March 1, 2022 Update: Since the blog post below was published in January, there has been a rapid increase in the organization efforts of Starbucks workers. From January 24, 2022 to February 24, 2022, Starbucks employees filed seventy-five petitions to unionize in states across the entire country. Elections will follow to determine if the cafés will gain representation. Additionally, there were seventeen unfair labor practice charges filed within the month. Many of these charges are based on alleged violations of Sections 8(a)(1) and (3) of the National Labor Relations Act, where the employer allegedly unlawfully changed the terms and conditions of employment, made coercive statements, or refused to bargain in good faith. These developments continue to cause an upheaval in the restaurant industry given the traction gained by the organizing efforts of Starbucks workers across the country.
UNION ORGANIZING IN 2022: Starbucks Will Have At Least Two Unionized Cafés – Will Other Restaurant Workers Follow?
Unions gained significant momentum in the food-and-beverage industry in 2021. While restaurants had one of the lowest unionization rates at only 1.2% in 2020, workers at some of the leading names in the industry have recently made a push for change.
Most notably, Starbucks workers in Buffalo, New York voted to unionize at least two cafés. While Starbucks argued employees at all twenty stores in the Buffalo area should have been eligible to vote in a union election, the National Labor Relations Board disagreed and found that each store should be autonomous from one another in their elections. As of now, only two Starbucks cafés have unionized, while a third Buffalo café voted against the union. Similar unionization efforts have gained nationwide attention as café workers in Arizona, Boston, Seattle, Tennessee, Chicago, and Colorado have since joined the fight.
Burgerville – a Northwest fast food chain employing around 800 people at forty locations – became the first traditional “fast food” restaurant to enter into a collective bargaining agreement in the U.S. After three years of negotiations, Burgerville and the union agreed to a contract in late 2021, which covers five locations. This is an enormous step for fast food and chain restaurant workers and sets an example for further unionization efforts as we head into 2022.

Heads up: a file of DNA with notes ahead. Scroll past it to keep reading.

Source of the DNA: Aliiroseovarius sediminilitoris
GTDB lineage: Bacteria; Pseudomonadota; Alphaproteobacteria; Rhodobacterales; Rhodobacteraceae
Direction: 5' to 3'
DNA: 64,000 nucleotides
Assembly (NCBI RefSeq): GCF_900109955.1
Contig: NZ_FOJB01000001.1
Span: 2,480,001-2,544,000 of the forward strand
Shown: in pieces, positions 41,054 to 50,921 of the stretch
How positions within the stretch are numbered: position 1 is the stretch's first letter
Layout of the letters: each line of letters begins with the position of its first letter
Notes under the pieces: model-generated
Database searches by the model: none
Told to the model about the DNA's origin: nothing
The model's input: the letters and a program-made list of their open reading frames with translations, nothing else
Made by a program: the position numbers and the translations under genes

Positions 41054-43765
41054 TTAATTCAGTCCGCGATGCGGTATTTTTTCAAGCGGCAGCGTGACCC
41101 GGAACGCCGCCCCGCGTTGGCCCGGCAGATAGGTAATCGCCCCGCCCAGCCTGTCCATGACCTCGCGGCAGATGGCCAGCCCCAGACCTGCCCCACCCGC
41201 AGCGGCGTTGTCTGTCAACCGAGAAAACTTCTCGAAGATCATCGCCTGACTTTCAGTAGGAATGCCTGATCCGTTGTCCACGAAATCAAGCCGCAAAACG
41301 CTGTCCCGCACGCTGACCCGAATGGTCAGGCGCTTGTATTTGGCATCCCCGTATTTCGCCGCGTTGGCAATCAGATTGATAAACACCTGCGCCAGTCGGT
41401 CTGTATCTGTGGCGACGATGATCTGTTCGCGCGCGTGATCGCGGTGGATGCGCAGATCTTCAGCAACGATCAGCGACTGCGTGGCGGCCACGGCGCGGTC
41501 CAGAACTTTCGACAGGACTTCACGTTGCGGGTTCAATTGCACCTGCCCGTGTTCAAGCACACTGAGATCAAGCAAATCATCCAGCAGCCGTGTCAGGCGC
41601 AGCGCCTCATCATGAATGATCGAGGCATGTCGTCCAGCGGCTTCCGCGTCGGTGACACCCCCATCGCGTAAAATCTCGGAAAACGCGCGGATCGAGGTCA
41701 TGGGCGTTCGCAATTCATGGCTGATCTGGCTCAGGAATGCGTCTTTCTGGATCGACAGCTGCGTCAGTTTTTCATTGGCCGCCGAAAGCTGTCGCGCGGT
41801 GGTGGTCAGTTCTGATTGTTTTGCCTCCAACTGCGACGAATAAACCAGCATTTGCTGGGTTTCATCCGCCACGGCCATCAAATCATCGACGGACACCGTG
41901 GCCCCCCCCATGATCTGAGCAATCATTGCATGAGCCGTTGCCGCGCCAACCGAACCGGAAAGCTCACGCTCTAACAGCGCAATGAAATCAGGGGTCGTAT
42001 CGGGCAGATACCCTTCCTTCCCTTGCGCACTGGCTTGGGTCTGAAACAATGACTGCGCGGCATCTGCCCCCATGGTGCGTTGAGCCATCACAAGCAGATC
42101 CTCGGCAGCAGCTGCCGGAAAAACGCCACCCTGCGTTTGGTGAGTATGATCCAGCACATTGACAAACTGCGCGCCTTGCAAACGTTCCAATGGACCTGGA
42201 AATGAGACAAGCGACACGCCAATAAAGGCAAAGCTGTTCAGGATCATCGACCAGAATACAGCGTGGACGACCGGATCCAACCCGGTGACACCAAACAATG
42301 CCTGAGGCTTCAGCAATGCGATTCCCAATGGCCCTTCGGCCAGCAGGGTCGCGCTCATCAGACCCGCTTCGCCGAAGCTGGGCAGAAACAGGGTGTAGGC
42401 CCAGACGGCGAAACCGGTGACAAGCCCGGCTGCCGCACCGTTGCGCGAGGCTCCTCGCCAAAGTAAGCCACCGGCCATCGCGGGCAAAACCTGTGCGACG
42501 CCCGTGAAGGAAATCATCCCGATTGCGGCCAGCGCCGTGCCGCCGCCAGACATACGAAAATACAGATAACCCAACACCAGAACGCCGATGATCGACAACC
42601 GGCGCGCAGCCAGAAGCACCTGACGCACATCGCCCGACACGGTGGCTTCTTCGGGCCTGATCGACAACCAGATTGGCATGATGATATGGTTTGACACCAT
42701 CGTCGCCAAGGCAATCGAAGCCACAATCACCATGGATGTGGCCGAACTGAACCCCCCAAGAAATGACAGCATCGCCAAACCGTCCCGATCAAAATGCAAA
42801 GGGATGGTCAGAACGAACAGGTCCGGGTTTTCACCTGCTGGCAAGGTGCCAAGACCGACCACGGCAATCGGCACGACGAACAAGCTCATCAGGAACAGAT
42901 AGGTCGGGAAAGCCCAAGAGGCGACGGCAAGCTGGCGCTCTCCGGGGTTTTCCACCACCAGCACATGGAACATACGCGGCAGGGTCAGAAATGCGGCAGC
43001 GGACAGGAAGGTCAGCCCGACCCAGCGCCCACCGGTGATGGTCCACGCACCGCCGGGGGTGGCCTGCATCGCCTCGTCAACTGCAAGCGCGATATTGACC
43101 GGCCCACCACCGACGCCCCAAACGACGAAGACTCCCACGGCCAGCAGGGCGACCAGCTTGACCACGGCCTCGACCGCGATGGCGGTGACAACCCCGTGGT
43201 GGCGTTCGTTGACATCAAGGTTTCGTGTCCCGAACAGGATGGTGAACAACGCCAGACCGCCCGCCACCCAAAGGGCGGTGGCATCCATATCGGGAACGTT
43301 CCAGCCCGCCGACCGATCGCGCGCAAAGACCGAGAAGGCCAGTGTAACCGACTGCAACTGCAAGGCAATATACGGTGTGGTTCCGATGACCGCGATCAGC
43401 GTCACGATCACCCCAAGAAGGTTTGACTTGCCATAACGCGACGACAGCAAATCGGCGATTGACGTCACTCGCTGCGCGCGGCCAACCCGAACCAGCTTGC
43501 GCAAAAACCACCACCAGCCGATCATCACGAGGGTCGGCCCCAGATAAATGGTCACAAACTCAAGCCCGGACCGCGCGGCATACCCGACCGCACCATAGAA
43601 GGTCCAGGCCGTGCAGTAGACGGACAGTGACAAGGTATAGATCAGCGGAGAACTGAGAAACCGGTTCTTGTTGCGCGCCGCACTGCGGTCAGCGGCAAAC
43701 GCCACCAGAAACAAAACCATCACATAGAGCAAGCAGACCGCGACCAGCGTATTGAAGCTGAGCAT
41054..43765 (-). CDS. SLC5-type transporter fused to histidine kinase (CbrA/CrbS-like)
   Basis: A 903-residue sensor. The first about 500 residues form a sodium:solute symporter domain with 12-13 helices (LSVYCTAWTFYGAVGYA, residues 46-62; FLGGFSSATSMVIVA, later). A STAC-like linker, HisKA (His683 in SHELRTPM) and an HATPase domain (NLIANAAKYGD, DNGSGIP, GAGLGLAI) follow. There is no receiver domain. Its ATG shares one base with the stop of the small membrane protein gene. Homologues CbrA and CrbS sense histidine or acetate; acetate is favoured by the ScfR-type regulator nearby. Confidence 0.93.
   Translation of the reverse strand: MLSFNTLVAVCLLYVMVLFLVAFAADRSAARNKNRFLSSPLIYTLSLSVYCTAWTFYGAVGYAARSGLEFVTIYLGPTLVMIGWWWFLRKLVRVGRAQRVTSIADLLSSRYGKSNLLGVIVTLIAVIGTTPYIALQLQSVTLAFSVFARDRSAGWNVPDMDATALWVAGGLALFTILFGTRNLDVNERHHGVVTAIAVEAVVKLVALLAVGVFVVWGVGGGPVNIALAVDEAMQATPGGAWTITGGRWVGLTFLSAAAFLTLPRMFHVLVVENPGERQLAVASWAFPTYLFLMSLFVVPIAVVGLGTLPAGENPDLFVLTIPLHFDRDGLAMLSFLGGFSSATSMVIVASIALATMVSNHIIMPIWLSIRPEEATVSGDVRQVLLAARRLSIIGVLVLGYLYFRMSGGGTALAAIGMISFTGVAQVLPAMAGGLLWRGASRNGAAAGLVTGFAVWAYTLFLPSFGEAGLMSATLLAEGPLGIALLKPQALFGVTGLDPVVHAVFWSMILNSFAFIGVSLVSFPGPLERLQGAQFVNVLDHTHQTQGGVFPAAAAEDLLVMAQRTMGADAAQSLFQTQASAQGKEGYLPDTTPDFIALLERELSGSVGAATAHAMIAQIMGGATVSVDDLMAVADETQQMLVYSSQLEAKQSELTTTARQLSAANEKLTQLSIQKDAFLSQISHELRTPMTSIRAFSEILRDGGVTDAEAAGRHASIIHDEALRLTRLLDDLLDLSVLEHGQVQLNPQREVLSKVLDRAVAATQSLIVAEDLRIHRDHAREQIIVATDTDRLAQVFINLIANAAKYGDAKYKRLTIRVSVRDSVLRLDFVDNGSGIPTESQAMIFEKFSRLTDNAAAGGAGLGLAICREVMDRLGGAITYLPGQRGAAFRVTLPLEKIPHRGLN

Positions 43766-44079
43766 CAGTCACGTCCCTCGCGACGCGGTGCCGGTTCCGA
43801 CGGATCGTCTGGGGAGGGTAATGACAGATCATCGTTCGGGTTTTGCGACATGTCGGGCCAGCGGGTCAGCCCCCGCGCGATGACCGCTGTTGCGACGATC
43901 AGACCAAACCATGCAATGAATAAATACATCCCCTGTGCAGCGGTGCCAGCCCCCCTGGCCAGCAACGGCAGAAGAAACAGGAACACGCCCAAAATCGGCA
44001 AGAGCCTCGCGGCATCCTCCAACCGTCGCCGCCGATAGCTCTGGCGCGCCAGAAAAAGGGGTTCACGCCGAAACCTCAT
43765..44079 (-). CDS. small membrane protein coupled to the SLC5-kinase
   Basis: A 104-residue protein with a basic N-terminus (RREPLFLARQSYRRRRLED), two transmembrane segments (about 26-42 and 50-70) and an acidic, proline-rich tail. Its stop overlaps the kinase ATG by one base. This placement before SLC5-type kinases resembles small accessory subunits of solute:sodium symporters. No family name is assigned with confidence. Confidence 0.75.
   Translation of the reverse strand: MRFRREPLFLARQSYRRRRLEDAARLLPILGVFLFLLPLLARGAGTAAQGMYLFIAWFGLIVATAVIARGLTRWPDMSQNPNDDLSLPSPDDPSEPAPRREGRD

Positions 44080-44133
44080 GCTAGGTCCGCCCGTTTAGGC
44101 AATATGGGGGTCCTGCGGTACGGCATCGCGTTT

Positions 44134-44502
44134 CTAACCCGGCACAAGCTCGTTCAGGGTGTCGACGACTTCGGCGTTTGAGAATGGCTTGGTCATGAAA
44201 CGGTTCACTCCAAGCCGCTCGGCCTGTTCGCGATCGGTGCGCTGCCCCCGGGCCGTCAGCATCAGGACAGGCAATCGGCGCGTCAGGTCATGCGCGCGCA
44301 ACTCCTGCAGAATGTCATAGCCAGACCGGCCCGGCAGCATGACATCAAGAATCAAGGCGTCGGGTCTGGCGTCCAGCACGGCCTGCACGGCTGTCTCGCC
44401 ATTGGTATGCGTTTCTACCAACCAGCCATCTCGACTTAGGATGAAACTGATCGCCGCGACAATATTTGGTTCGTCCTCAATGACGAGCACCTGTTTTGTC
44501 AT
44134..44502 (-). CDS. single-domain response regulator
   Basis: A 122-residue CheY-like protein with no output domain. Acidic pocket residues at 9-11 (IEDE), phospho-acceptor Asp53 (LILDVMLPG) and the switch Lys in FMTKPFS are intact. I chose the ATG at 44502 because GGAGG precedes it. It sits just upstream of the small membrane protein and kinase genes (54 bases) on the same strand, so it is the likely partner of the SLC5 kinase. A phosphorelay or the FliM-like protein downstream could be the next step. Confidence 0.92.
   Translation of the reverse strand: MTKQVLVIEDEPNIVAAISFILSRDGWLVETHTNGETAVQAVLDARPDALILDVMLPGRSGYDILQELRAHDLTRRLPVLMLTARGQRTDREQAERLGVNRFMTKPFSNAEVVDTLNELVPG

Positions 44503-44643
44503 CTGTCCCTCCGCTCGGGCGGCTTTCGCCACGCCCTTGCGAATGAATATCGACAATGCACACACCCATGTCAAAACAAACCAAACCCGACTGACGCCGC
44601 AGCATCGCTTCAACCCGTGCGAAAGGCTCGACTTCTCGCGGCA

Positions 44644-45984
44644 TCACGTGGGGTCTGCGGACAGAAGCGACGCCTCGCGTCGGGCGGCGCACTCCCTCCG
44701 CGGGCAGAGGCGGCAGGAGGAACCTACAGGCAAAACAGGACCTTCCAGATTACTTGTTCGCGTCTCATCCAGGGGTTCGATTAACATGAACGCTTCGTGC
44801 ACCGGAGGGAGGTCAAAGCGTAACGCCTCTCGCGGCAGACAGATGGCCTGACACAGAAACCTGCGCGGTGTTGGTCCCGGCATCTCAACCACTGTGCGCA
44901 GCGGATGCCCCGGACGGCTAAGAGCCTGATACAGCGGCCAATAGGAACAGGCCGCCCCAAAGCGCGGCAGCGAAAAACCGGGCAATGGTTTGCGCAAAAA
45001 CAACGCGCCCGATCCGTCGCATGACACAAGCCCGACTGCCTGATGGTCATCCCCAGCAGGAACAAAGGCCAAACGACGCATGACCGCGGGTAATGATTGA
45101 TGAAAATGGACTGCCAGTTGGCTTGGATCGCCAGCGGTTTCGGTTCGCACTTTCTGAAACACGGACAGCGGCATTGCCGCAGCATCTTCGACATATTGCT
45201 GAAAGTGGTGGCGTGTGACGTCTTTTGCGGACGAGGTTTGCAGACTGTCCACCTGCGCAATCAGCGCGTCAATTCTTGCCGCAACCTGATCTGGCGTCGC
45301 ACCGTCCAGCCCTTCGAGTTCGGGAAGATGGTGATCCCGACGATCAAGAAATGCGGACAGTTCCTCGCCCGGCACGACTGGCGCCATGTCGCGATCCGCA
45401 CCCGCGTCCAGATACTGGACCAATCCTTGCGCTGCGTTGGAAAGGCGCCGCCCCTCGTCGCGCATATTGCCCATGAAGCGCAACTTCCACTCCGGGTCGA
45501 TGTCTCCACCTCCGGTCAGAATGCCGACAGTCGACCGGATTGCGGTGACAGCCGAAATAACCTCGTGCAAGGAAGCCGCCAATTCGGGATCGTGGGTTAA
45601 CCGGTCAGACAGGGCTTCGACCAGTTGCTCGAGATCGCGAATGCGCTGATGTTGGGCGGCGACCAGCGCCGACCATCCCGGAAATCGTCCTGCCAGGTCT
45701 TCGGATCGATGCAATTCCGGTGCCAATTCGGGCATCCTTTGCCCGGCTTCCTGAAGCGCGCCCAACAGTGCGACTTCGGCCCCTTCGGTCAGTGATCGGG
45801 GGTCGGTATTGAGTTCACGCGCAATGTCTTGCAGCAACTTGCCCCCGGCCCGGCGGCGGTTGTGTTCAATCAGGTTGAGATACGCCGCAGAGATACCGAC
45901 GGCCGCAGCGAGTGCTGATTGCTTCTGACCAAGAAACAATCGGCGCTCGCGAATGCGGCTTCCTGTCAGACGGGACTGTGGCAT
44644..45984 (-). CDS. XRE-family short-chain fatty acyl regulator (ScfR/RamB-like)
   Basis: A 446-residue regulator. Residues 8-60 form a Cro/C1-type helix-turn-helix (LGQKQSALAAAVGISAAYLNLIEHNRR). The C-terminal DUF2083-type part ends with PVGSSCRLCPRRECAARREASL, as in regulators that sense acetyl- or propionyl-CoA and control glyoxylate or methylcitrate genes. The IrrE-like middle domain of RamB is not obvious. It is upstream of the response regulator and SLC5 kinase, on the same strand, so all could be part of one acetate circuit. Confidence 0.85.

Along with these two significant wins for workers in the food-and-beverage industry, President Biden fully supports unionization of workers across the country, as he strongly endorses the pending Protecting the Right to Organize Act (“PRO Act”). Although the future of the bill is uncertain, if enacted, the PRO Act would expand various labor protections related to employees’ rights to organize and bargain collectively. It would broaden the definitions of “employee,” “supervisor,” and “employer” to cover more individuals, and would expand upon unfair labor practices to further restrict employer activities.
The Pro Act has passed in the House, but has been sitting in the Senate since March 3, 2021. If the PRO Act does pass, it likely would encourage employees in the food-and-beverage industry to pursue unionization, which would require employers to bargain with unions over their collective concerns and conditions of employment. As a precaution, employers should be mindful when dealing with workers attempting to unionize to avoid committing an unfair labor practice by unlawfully restricting or interfering with their efforts to organize. Employers also should retain experienced labor counsel to assist in formulating their labor relations strategy in light of these recent developments.
The St. Louis employment attorneys at McMahon Berger have been representing employers across the country in labor and employment matters for over sixty years and are available to discuss these issues and others. As always, the foregoing is for informational purposes only and does not constitute legal advice regarding any particular situation as every situation must be evaluated on its own facts. The choice of a lawyer is an important decision and should not be based solely on advertisements.